Applicants work with our faculty in order to tailor a curriculum that meets the student’s job requirements and career goals.
We also emphasize the student’s independent research and collaboration to promote the production of new ideas that transcend what “we” did before, or the status of “who” did it.
Therefore, DMGS seeks self-motivated student research, supported by close faculty supervision and assistance inspired by the British “Oxbridge” tutorial model, as the foundation of its program.
Class size is no more than seven students in order to facilitate discussion, vigorous exchange of ideas, and attention to each student’s interest and research requirements.
The methods and approaches of the research, no less than the subject matter, should serve as a foundation for the student’s further professional work as both analyst and decision-maker.
DMGS sees the outcome of the thesis problem as a focal point of our education. DMGS encourages thesis topics responding to a current or future professional concern of the student, and focused on the outcome, not on abstract development within a discipline.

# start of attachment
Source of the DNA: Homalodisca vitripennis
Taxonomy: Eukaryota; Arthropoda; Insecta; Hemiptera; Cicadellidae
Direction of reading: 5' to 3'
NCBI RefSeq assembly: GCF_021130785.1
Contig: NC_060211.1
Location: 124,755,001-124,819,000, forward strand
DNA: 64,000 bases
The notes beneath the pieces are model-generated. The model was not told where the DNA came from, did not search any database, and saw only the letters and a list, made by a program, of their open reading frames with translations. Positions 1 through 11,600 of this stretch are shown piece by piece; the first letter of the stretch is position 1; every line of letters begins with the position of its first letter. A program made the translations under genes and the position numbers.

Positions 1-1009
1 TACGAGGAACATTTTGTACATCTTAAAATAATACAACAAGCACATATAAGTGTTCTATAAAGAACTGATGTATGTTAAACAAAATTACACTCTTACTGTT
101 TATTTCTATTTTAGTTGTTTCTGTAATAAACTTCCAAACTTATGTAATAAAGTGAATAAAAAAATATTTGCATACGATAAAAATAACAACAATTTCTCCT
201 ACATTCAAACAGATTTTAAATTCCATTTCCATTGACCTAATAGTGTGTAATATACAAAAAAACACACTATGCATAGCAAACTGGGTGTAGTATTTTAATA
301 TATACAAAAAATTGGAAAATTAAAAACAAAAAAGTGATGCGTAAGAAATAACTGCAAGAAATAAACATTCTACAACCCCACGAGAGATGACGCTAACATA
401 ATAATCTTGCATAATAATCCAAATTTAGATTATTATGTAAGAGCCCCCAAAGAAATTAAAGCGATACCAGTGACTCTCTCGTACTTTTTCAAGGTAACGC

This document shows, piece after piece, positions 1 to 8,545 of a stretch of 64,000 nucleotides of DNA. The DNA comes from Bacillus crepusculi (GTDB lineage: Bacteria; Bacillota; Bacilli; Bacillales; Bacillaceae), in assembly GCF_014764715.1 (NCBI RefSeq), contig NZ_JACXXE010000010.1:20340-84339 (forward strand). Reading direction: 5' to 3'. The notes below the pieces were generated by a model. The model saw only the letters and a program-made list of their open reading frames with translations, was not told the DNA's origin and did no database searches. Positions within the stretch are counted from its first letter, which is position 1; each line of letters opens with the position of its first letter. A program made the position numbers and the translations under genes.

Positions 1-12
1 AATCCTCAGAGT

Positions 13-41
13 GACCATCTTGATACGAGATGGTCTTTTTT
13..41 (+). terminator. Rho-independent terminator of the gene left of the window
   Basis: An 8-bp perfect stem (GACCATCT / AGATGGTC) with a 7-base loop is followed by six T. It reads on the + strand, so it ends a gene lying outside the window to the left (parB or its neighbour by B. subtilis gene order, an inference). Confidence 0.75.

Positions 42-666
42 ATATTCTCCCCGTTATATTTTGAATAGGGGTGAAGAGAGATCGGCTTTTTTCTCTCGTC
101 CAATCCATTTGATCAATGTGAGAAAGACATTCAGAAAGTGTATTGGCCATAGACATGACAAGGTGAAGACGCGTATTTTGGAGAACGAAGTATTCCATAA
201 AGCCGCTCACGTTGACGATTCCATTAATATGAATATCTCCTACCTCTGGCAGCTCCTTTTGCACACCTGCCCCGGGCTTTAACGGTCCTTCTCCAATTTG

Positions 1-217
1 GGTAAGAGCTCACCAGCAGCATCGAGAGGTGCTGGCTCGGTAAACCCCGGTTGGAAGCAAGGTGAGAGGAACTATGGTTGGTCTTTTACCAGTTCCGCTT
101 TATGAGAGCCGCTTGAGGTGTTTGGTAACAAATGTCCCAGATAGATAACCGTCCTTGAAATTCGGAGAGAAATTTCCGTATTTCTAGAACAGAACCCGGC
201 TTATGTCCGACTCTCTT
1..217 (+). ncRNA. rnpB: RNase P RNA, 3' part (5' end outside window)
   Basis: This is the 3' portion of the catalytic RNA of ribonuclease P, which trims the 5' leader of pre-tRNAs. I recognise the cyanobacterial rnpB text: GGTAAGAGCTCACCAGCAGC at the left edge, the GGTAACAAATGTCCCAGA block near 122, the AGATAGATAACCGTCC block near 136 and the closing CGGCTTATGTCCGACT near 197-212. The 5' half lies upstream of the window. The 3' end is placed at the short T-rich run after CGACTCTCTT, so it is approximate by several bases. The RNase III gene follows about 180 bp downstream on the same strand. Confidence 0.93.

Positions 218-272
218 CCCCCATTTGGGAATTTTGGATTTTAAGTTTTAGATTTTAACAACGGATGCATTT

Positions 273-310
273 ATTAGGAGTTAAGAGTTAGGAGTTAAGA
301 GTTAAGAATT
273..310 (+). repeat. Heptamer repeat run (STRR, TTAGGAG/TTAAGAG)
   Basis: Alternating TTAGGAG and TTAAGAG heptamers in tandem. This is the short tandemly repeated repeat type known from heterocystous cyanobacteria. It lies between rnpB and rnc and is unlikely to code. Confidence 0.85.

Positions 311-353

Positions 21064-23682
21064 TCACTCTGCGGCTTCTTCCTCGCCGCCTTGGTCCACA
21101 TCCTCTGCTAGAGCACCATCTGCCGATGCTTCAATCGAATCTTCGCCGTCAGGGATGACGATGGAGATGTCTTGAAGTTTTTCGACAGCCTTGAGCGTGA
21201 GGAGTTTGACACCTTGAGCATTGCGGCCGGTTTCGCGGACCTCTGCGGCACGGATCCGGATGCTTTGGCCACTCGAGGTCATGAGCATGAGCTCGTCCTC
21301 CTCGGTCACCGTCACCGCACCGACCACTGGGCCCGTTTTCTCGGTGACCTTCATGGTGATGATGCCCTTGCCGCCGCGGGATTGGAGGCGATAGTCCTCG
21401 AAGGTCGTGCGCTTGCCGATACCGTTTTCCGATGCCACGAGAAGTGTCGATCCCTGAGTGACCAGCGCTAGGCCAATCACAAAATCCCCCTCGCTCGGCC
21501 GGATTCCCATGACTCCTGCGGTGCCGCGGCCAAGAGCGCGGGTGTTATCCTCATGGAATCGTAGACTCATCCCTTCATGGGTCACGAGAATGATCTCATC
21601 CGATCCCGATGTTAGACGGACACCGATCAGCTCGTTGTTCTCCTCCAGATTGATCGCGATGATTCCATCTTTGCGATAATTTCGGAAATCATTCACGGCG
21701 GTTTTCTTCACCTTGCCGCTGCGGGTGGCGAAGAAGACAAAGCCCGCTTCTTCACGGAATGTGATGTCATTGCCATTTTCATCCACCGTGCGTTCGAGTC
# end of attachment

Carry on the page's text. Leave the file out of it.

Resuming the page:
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Type of Students
DMGS is for those in the US Intelligence, Defense and Homeland Security communities—whether you are serving or want to serve in them. There are three types of students:
We’re Seeking an Exceptional Kind of Student
The Daniel Morgan Graduate School of National Security (DMGS) is looking for innovative thinkers who are up to the challenge of overcoming today’s threats and foreseeing tomorrow’s. They are loyal to the United States and to its Constitution and they serve or wish to serve in the US national security community. They seek to change history and make a difference. Are you one of them?
If you think you have what it takes to be a Daniel Morgan student, then